How do we solve problems like this? We have talked about the importance of understanding. When you understand that little folks admire you and want your attention, you might plan to do some special thing with them each day. It might be that you could spare a few minutes to play a game, tell a story, or just talk about what the child has been doing. In the case of older brothers and sisters, you also need to practice understanding by realizing that as you grow older you will gain more privileges. You will also lose the fun of not having so much responsibility! You can help the problem by cooperating with older family members rather than annoying them.

Learning to get along with the people in your family helps you to get along with the other people in your life. Getting along with others helps to make you happy.

Source: Reiff, Florence M. Steps in Home Living. Peoria, Ill.: Chas. A. Bennett Co., 1966.
~ pp. 36-38 ~

Washing the Dishes

Wednesday, August 25th, 2010

the large, greasy utensilsThis week’s selection is from a high school home economics book, but I don’t think I had to wait that long to learn how to do this fairly common childhood chore. My mom had me scraping and scrubbing dishes at a much younger age! For those of you still a bit clueless about this particular household task, here are some tips from How You Plan and Prepare Meals. It was written by experts Byrta Carson and MaRue Carson Ramee.

1962: Washing the Dishes

Preparing to Wash Dishes

Scrape and rinse the dishes that are especially soiled. Soak in cold water dishes that contained cereal, egg, or flour mixtures. Soak in hot water greasy dishes and those that were used for sugar mixtures.

If the pans or skillets are badly burned, fill them with water. Add a little baking soda, and boil them until clean.

Stack the dishes by putting similar things together. Place the glasses next to the sink since they should be washed first. Place the silverware next and then the china. Pots, pans, and other utensils should be last. Smaller and least-soiled cooking utensils should be placed so that they will be washed before the large, greasy utensils.

Washing the Dishes

1. Fill the sink or the dishpan half full with hot soapy water. The amount of soap or detergent that you should use depends upon the hardness of the water.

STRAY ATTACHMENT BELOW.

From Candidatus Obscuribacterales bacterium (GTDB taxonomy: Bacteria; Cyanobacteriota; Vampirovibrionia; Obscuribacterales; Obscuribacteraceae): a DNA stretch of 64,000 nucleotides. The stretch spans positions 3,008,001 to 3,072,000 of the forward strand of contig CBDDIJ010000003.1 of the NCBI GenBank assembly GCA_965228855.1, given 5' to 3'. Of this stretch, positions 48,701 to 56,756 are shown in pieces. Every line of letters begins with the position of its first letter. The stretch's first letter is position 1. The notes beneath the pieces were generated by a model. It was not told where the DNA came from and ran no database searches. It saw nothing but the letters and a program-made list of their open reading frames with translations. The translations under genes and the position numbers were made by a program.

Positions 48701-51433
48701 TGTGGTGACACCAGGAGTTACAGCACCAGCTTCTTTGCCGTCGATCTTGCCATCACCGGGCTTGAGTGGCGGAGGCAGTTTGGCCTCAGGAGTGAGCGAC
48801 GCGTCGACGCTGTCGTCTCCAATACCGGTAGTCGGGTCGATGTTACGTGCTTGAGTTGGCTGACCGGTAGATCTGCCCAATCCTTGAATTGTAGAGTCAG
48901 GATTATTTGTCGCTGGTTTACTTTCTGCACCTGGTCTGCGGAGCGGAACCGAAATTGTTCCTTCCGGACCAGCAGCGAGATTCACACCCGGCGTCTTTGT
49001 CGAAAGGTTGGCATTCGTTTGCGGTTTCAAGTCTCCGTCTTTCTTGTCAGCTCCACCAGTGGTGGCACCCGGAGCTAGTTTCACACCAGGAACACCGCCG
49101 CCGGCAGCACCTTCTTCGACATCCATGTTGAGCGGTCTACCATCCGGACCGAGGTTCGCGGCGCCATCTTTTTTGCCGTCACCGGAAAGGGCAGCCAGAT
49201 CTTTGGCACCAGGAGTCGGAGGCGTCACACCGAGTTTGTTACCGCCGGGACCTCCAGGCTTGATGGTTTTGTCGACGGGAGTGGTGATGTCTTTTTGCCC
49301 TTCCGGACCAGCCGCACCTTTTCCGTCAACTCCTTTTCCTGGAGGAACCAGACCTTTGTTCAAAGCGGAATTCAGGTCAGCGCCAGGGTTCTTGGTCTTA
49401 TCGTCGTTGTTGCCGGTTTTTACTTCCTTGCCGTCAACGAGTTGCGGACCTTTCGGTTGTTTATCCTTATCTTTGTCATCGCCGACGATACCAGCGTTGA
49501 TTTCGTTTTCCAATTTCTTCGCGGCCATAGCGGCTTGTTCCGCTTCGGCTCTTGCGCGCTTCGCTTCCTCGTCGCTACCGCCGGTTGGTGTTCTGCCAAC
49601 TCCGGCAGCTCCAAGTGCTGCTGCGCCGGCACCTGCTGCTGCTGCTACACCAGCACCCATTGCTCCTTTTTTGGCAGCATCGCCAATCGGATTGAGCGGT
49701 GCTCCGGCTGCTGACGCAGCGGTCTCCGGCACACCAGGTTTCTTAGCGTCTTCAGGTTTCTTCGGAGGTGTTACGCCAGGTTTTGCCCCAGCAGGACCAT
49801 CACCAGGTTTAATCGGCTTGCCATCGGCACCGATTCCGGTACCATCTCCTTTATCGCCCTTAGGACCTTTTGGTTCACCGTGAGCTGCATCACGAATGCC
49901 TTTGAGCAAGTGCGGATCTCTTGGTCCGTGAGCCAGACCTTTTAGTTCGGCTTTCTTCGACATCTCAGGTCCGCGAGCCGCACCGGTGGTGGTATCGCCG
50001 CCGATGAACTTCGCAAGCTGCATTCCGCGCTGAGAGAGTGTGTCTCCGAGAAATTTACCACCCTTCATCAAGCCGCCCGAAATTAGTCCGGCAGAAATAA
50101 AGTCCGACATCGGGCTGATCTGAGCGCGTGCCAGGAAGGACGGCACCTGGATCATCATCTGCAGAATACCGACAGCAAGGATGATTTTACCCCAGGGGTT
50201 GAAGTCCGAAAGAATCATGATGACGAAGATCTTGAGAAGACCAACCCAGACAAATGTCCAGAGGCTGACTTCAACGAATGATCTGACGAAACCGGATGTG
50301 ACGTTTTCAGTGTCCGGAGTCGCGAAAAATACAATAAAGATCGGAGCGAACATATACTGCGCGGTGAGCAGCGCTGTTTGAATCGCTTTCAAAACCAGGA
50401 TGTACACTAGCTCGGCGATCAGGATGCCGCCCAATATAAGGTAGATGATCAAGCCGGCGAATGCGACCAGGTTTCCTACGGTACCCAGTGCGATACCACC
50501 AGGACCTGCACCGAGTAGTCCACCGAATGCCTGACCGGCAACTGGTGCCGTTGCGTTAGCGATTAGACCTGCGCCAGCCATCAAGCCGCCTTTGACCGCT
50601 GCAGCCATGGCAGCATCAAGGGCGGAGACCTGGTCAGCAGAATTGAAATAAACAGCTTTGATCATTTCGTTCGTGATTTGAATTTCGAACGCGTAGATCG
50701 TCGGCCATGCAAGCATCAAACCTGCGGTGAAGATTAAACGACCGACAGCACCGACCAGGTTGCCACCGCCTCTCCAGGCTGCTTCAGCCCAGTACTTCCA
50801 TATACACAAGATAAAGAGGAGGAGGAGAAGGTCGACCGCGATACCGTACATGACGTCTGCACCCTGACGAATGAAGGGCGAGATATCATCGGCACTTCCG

2. Put only a few dishes into the sink or the dishpan at one time.

3. Hold each dish in your left hand and the sponge or the dishcloth in your right hand as you wash dishes.

4. Rinse the dishes with plenty of very hot water. Glasses, cups, jars, and bottles should be rinsed inside and out. Plates, saucers, and so on, should be rinsed on both sides.

5. Place the dishes in the dish drainer at an angle at which they will drain best. For example, turn glasses and cups upside down after they have been scalded. Stand plates, saucers, and so on, at almost a right angle.

6. Dry the dishes with a clean dish towel, and put them in their proper places.

7. Hang up the dish towel neatly when you finish drying the dishes.

8. Pour the dishwater through a sink strainer unless you have a garbage disposal. Otherwise you may clog the sink.

9. Use soapy water to clean the sink, rubbing it hard. If the sink is especially dirty, use soda or a fine scouring powder. Use a bleach to remove stains.

10. Clean the table and the cabinet tops thoroughly, giving special attention to the edge of the table. Any food left on the table or in cracks is apt to attract insects.

Source: Carson, Byrta, and MaRue Carson Ramee. How You Plan and Prepare Meals. St. Louis, Mo.: Webster Division, McGraw-Hill Book Co., 1962.
~ pp. 402-403 ~